pink campion growing freely in Logie House GardenAs we wandered through the garden pondering the Lupins, we saw clumps of Pink Campion dotted about the beds. Having grown up in Cornwall surrounded by the deep lane-side banks we call hedges, I was pleased to be able to name it (not a great feat you might think, but that’s the level of my gardening expertise) and wondered why this pretty hedgerow weed was being allowed to grow in the garden. Before I could ask, Panny was distracted by a particularly effusive clump and stopped to admire it. She said, ‘People new to working in the garden always want to pull it out but I like it, so we keep it. It’s better than bare earth, and it can be dug up at any time if you don’t want it any more or want to plant something else.’ Seems good enough reason to me – it looks very pretty and ‘wild’ and there are plenty enough weeds that aren’t pretty to pull out. Plus, as Panny pointed out, it’s a source of nectar for bees – another reason why it’s better than bare earth at least! And a note to a real novice like me that, if you like something in your garden, who is anyone else to tell you that it’s a weed. I’ll admire the profusion of Campion covering up the less attractive weeds in my own garden all the more.







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Lessons from the Gardener 2: the Life of a Lupin

Terms & Conditions for fishing on Logie Estate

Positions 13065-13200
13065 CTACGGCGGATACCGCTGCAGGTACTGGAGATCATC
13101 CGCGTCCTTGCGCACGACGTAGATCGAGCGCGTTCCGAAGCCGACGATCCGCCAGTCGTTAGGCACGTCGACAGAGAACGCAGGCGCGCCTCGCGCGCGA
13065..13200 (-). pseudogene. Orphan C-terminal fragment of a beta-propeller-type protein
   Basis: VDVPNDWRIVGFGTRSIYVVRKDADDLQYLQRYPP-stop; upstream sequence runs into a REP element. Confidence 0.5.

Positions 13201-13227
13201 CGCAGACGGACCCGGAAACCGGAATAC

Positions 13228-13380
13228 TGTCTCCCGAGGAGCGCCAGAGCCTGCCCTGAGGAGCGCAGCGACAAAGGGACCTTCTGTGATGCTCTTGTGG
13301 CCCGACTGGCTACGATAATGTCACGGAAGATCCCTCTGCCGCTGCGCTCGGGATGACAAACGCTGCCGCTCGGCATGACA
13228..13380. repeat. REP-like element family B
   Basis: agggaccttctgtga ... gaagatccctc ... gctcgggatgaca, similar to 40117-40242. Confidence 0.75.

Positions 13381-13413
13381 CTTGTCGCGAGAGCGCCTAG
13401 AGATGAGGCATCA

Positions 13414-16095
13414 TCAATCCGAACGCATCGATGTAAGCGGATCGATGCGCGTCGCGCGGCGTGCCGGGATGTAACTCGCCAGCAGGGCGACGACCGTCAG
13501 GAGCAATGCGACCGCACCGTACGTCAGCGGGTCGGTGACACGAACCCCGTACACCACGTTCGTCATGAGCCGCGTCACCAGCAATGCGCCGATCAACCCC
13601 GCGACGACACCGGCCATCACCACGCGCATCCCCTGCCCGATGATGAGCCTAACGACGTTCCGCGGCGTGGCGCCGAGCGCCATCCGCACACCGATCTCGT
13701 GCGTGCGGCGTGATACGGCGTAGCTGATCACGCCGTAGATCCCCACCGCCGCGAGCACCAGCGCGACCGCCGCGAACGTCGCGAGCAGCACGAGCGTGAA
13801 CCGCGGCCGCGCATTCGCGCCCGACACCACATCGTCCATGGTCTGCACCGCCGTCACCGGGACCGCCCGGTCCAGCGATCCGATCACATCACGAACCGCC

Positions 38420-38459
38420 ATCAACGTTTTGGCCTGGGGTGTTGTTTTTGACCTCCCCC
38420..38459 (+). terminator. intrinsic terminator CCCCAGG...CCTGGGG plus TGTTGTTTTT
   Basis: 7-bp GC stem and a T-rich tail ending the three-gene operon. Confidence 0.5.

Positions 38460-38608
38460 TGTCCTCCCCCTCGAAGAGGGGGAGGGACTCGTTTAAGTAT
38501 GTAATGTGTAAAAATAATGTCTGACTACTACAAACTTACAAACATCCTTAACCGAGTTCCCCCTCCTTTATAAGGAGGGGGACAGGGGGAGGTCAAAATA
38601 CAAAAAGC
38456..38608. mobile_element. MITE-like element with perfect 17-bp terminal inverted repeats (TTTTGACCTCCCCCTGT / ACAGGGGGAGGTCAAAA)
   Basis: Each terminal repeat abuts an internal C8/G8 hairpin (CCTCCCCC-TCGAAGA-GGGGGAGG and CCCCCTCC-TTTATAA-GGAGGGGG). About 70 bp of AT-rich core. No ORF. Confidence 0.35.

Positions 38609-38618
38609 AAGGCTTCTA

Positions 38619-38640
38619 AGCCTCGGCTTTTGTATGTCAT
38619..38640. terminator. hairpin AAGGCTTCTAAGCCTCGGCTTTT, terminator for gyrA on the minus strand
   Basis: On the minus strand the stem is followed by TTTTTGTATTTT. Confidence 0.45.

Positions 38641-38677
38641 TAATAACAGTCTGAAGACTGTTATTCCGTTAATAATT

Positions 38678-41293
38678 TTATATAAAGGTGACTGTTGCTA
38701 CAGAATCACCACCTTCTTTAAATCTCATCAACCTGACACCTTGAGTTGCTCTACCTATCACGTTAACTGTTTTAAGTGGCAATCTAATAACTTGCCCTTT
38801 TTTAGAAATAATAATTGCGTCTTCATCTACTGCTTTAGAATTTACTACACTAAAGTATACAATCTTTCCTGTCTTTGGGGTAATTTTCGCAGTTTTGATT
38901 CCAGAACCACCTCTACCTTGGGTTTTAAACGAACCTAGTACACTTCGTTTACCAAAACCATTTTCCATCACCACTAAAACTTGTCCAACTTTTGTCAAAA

1. Fishing on the river is restricted to 2 rods per beat and is to be by fly only. All fishing is from the right bank. By arrangement with the neighbouring estate there is no left bank fishing on the Relugas Middle and Top beats.
  2. The fishing is split into two 2 rod beats, Logie and Relugas, with Relugas sub divided into Middle and Top.  Beats can be taken together or separately. Logie is fished Monday to Saturday, Relugas Middle on Monday, Wednesday and Friday and Relugas Top on Tuesday, Thursday and Saturday. Beats change at midnight.
  3. Fishermen must contact Logie Estate office on 01309 611300 a day or so before arrival to organise being shown onto the river. A map of pools, beats and access routes will be provided.
  4. Bio-security is important to the future of the river and anglers are asked to observe protection measures. The Findhorn District Fishery Board Conservation Code will be strictly observed. To summarise: All fish caught up to 14th May inclusive must be released. From 15th May, all salmon over 9 lbs / 4 kg / 28 inches / 72 cm are to be returned.  Below that measurement at least 70% of salmon and 50% of grilse caught should be released and a maximum of 1 salmon and / or 2 grilse per rod per week may be retained. In September all fish are to be returned. No gaffs or tailers are allowed.